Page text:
Over the past three years, the debate about digital technology’s role in society has gone through a remarkable transformation. Following two decades of techno-optimism, during which digital technology — social media, in particular — was left to be governed in a laissez-faire environment, we are now in the midst of a “techlash.” Google, Facebook and Amazon serve billions of users around the globe and increasingly perform core functions in society. The private gains are clear to see — these are among the most profitable companies in history. But in spite of the myriad of benefits offered by platforms, the costs are clear as well: platforms threaten our social fabric, our economy and our democracy. Although calls have been growing for global platform governance, no solution has yet been found.

Given platforms’ unprecedented influence on democracy and the global economy alike, establishing a cohesive framework for platform governance is crucial. First published online, this essay series on platform governance brings together leading thinkers to explore new models for governing digital platforms.

About the Authors

Taylor Owen is a CIGI senior fellow and the host of Big Tech with Taylor Owen. He is an expert on the governance of emerging technologies, journalism and media studies, and on the international relations of digital technology. 

Pierre François Docquir is a researcher and expert in the fields of human rights law and internet and media law and regulation. He is the head of the Media Freedom Programme at ARTICLE 19 after joining the organization in 2015 as the senior legal officer.

Joan Donovan is the director and lead researcher of the Technology and Social Change Research Project at the Shorenstein Center on Media, Politics and Public Policy at Harvard Kennedy School. Joan’s research and teaching interests are focused on media manipulation, effects of disinformation campaigns, and adversarial media movements.

Susan Etlinger is a senior fellow at CIGI and an expert on artificial intelligence and big data.

Robert (Bob) Fay is the managing director of digital economy at CIGI. The research under his direction assesses and provides policy recommendations for the complex global governance issues arising from digital technologies.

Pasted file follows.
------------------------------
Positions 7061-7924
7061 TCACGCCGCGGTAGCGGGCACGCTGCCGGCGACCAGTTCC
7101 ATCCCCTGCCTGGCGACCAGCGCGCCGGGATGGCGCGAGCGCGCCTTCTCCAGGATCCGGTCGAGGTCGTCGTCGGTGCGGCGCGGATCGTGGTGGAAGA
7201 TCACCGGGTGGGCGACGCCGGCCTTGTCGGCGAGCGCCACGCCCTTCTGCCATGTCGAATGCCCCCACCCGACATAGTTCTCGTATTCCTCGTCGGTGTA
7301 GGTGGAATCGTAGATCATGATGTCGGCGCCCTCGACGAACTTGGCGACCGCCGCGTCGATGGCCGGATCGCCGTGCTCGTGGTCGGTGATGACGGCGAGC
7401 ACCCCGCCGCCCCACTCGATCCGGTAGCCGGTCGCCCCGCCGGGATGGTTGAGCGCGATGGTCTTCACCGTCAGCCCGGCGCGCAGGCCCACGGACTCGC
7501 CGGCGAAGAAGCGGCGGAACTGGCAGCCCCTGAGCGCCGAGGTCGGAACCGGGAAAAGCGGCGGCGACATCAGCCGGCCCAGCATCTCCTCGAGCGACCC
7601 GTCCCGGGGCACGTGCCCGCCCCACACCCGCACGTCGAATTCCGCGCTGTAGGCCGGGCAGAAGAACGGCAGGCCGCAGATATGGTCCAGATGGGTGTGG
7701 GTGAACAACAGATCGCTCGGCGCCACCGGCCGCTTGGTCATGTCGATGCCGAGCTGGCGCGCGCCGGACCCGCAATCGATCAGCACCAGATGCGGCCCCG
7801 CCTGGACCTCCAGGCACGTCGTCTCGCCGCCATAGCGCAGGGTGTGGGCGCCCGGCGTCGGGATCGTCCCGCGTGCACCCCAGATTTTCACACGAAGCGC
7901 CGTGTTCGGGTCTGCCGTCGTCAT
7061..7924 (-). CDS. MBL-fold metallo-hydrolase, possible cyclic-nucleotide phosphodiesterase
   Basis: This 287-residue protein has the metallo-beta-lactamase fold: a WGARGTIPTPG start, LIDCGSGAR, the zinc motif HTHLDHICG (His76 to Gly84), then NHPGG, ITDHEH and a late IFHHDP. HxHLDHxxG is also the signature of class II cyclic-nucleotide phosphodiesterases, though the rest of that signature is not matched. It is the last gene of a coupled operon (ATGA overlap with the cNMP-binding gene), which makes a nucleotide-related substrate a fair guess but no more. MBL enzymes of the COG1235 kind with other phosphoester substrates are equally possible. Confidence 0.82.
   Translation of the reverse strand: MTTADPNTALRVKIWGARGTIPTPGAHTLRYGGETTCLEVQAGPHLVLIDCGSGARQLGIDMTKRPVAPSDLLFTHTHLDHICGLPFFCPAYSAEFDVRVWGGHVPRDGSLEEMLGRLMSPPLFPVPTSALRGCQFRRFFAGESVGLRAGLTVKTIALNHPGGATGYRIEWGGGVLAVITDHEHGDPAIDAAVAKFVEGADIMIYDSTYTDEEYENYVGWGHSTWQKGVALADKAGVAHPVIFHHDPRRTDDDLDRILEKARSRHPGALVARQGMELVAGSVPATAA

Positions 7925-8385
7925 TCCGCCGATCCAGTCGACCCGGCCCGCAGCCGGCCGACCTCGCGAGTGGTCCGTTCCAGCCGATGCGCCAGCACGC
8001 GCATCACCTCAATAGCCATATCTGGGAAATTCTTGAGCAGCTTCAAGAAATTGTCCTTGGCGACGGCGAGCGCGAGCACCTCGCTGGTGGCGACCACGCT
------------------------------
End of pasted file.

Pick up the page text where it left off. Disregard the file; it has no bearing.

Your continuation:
Michel Girard is a CIGI senior fellow and an expert in the area of standards for big data and artificial intelligence.

Robert Gorwa is a CIGI fellow. He focuses on the politics of platform governance, the regulation of large technology multinationals, and the theory and practice of contemporary content moderation.

After serving as president and CEO of Public Knowledge for five years, Gene Kimmelman handed over that leadership role in 2019 and is now the senior adviser. Previously, Gene served as director of the Internet Freedom and Human Rights project at the New America Foundation, and as chief counsel for the US Department of Justice’s Antitrust Division.

Kate Klonick is an assistant professor of law at St. John’s University School of Law and an affiliate fellow at the Information Society Project at Yale Law School. She holds a J.D. from Georgetown University Law Center.

Sean Martin McDonald is a CIGI senior fellow and the co-founder of Digital Public, which builds legal trusts to protect and govern digital assets.

Nanjala Nyabola is a CIGI fellow and an independent writer and researcher whose work focuses on the intersection between technology, media and society.

Jon is a legal scholar and social scientist who does research at the intersection of law, technology and human rights, with strong interdisciplinary and empirical dimensions. He is a visiting scholar at Harvard Law School, senior research fellow on the Technology and Social Change Project at the Harvard Kennedy School’s Shorenstein Center on Media, Politics, and Public Policy, and a research affiliate of Harvard’s Berkman Klein Center for Internet and Society.

Karine Perset is an economist and policy analyst on AI policy at the OECD, in the Division for Digital Economy Policy in Paris. She focuses on trends in development and diffusion of AI and on opportunities and challenges that AI raises for public policy.

Jeremy West is senior policy analyst in the Division for Digital Economy Policy at the OECD. Jeremy is a lawyer with experience at the OECD, the US Department of Justice’s Antitrust Division, a Washington, DC law firm, and the New Zealand Commerce Commission.

David E. Winickoff is senior policy analyst and secretary of the Working Party on Bio-, Nano- and Converging Technologies at the OECD in the Directorate for Science, Technology and Innovation. 

Director, OECD Directorate for Science, Technology and Innovation

Victor Pickard is a professor of media policy and political economy at the University of Pennsylvania’s Annenberg School for Communication where he co-directs the Media, Inequality, and Change Center. 

Damian Tambini is an academic researcher specializing in media and communications policy and law. He is currently associate professor at the London School of Economics, and also associate fellow at the Institute for Public Policy Research and the Oxford Internet Institute.

Heidi Tworek is a CIGI senior fellow and an expert on platform governance, the history of media technologies, and health communications. She is an associate professor of public policy and international history at the University of British Columbia.